The world's first wiki where authorship really matters (Nature Genetics, 2008). Due credit and reputation for authors. Imagine a global collaborative knowledge base for original thoughts. Search thousands of articles and collaborate with scientists around the globe.

wikigene or wiki gene protein drug chemical gene disease author authorship tracking collaborative publishing evolutionary knowledge reputation system wiki2.0 global collaboration genes proteins drugs chemicals diseases compound
Hoffmann, R. A wiki for the life sciences where authorship matters. Nature Genetics (2008)

Concerted Action of Exonuclease and Gap-dependent Endonuclease Activities of FEN-1 Contributes to the Resolution of Triplet Repeat Sequences (CTG)n- and (GAA)n-derived Secondary Structures Formed during Maturation of Okazaki Fragments.

There is much evidence to indicate that FEN-1 efficiently cleaves single-stranded DNA flaps but is unable to process double-stranded flaps or flaps adopting secondary structures. However, the absence of Fen1 in yeast results in a significant increase in trinucleotide repeat (TNR) expansion. There are then two possibilities. One is that TNRs do not always form stable secondary structures or that FEN-1 has an alternative approach to resolve the secondary structures. In the present study, we test the hypothesis that concerted action of exonuclease and gap-dependent endonuclease activities of FEN-1 play a role in the resolution of secondary structures formed by (CTG)(n) and (GAA)(n) repeats. Employing a yeast FEN-1 mutant, E176A, which is deficient in exonuclease (EXO) and gap endonuclease (GEN) activities but retains almost all of its flap endonuclease (FEN) activity, we show severe defects in the cleavage of various TNR intermediate substrates. Precise knock-in of this point mutation causes an increase in both the expansion and fragility of a (CTG)(n) tract in vivo. Taken together, our biochemical and genetic analyses suggest that although FEN activity is important for single-stranded flap processing, EXO and GEN activities may contribute to the resolution of structured flaps. A model is presented to explain how the concerted action of EXO and GEN activities may contribute to resolving structured flaps, thereby preventing their expansion in the genome.[1]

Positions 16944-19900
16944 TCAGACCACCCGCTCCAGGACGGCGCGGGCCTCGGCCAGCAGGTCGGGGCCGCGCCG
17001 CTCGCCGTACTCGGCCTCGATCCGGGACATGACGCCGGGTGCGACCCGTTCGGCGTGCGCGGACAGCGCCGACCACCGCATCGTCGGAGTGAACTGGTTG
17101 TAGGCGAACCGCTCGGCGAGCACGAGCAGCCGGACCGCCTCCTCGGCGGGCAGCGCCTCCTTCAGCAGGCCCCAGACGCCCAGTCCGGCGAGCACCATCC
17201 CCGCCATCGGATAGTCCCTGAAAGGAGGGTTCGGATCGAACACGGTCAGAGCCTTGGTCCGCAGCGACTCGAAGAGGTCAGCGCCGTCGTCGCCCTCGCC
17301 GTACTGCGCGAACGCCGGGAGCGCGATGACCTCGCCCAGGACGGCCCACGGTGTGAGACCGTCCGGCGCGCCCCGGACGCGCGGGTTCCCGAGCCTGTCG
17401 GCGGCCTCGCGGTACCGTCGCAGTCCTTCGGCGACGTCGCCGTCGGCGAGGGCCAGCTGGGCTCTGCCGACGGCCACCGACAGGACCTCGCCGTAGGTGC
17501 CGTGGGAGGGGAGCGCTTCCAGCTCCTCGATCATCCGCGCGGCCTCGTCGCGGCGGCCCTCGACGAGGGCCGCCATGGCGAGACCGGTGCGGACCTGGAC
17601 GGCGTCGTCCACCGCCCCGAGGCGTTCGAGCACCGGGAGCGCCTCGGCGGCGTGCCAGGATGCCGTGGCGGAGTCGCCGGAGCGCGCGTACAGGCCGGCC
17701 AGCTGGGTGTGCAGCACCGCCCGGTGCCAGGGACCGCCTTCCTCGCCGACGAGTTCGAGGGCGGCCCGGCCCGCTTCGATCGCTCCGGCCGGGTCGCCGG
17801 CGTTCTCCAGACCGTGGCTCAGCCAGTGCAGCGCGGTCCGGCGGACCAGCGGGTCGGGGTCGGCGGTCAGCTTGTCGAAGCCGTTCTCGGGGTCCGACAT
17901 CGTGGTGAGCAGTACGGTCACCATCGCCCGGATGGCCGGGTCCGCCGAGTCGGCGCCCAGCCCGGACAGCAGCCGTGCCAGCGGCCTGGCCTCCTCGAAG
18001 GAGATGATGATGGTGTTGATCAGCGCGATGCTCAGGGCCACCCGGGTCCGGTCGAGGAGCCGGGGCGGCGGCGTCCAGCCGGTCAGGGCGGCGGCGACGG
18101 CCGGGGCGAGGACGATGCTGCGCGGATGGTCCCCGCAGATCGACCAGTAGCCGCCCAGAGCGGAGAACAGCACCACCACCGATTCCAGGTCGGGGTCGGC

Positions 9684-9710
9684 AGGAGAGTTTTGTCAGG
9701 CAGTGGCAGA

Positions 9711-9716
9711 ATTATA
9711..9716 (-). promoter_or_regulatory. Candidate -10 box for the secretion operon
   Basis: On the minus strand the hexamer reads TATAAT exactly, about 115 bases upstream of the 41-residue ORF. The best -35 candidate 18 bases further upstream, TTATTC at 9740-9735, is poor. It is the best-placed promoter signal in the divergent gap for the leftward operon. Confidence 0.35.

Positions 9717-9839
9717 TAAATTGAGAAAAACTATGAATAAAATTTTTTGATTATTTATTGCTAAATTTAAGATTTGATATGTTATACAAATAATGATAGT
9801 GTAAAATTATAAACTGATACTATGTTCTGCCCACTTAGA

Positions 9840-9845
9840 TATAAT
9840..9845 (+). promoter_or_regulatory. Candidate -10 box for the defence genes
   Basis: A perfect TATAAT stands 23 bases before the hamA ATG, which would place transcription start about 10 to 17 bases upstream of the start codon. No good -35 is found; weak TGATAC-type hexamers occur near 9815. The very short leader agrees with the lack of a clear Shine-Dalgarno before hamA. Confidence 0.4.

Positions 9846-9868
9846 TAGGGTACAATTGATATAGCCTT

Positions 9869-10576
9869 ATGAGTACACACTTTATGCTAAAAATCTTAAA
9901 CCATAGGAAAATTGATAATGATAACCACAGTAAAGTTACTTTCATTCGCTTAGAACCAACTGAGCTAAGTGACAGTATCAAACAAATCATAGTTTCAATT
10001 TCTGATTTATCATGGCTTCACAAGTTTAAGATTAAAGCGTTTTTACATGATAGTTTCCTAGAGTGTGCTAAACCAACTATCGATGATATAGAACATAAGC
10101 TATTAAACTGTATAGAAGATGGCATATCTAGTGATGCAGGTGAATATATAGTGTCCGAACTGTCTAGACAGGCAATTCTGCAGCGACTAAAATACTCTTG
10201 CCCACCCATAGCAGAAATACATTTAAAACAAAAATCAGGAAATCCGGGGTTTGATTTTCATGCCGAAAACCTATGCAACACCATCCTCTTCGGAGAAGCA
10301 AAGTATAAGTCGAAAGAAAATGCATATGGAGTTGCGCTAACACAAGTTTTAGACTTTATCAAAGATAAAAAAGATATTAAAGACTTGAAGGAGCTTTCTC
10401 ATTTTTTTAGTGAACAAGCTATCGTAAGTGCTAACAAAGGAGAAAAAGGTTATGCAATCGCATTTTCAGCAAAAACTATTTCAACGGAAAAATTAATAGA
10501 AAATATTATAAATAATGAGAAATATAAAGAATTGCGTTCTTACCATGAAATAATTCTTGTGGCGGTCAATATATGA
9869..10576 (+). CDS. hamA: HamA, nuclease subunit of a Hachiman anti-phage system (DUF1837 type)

WikiGenes - Universities